We’re all programmed with a fight or flight response. Our fight reflex causes us to not take the blame and to pass the buck. No one wants to look back. 
 
Believe me, I get it.
 
I’ve messed up in my career and I take accountability for those mistakes. It’s easy to make excuses or pass the blame but we need to accept responsibility for the results.
 
In my daily work, I have three people who report directly to me and I have another 20 or so people who report directly to me on a part-time basis. With that many people, mistakes are going to happen.
 
When those mistakes happen, guess whose fault it is. It’s mine! I take that responsibility. That’s my job as the leader. 
 
While I take responsibility for the employees with which I work, I also try to instill them to be personally accountable. When they mess up (and we all do) I want them to tell me so we can quickly address the situation.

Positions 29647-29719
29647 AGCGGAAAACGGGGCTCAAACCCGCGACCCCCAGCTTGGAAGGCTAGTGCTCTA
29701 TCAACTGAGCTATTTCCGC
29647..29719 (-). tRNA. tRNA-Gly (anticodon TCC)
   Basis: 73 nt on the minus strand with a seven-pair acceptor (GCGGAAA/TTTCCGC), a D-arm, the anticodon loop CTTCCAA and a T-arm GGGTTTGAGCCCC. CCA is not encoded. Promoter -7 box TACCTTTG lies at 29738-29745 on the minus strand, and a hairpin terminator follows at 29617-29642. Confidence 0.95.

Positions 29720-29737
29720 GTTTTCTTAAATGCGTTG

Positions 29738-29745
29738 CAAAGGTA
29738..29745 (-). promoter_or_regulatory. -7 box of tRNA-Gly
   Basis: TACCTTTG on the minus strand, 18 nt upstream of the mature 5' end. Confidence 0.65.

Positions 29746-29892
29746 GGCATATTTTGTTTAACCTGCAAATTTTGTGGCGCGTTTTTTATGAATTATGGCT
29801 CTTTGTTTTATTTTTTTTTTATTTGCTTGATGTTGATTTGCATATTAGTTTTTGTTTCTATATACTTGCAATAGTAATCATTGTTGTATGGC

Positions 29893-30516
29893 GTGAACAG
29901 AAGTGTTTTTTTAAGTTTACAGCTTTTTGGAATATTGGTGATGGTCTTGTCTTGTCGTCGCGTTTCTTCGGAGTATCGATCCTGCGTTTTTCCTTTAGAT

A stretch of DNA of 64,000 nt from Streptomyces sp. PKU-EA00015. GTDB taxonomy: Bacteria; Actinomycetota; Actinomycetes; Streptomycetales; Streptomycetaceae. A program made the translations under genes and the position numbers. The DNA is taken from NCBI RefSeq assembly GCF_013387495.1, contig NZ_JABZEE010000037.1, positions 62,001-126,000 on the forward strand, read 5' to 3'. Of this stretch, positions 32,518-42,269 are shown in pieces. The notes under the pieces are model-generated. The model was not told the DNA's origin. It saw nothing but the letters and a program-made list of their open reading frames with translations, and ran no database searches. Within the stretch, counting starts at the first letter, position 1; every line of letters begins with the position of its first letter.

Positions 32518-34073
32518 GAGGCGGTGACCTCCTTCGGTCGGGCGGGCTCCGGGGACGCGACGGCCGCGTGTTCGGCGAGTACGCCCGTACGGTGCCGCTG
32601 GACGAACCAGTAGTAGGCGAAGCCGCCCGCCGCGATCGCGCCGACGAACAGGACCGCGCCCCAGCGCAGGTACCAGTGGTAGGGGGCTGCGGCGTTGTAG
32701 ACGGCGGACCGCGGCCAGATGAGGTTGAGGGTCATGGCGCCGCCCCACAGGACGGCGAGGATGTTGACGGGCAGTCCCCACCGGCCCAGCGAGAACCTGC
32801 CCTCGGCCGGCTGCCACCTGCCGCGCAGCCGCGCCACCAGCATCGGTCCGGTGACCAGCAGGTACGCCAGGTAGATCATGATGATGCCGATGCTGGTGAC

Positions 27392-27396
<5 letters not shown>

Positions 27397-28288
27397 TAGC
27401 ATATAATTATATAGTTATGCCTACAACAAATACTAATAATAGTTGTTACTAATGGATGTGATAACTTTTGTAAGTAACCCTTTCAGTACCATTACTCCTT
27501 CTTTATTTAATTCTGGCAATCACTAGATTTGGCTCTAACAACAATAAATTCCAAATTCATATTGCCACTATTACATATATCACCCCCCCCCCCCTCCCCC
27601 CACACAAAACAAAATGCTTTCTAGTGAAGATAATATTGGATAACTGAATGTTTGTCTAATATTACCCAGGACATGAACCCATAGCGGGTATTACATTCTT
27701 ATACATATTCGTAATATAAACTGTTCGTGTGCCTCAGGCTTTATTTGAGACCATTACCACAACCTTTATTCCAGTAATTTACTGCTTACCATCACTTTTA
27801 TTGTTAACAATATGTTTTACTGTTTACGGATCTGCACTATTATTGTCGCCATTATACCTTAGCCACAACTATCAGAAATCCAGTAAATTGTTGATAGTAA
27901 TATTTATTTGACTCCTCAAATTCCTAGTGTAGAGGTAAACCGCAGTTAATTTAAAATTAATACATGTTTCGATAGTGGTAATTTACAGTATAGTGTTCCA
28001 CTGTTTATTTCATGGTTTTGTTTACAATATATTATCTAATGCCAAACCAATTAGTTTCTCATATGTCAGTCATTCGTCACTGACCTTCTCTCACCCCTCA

Wouldn’t you rather someone make a mistake by making an informed decision in the moment (even though it turns out to be the wrong decision) than to not make a decision at all?
 
How can leaders influence accountability from his/her followers? 
 
Leaders need to demonstrate through words and actions that mistakes and failures are a part of life. We’ll deal with the consequences and move on. It’s important employees know they will not get fired for making an informed mistake.
 
We try to deflect blame because of fear. If that fear can be removed by leadership’s influence, we’ll be accountable.
 

Leadership is Influence to Do What’s Right

 
Leaders should always do what’s right. In my definition of leadership, a person in charge of an organization or a movement who influences others to be unethical is not a leader.
 
Hitler is a great example of a purported leader who required unethical acts of his followers. I don’t consider him a leader though. He was a dictator. Plain and simple. 
 
I wish the terms “ethical leadership” and “business ethics” would be thrown out the window. Right is right. Wrong is wrong. There cannot be something “right” in business but “wrong” outside of the business just because profit can be impacted. 
 
Leaders influence others to do the right thing…always.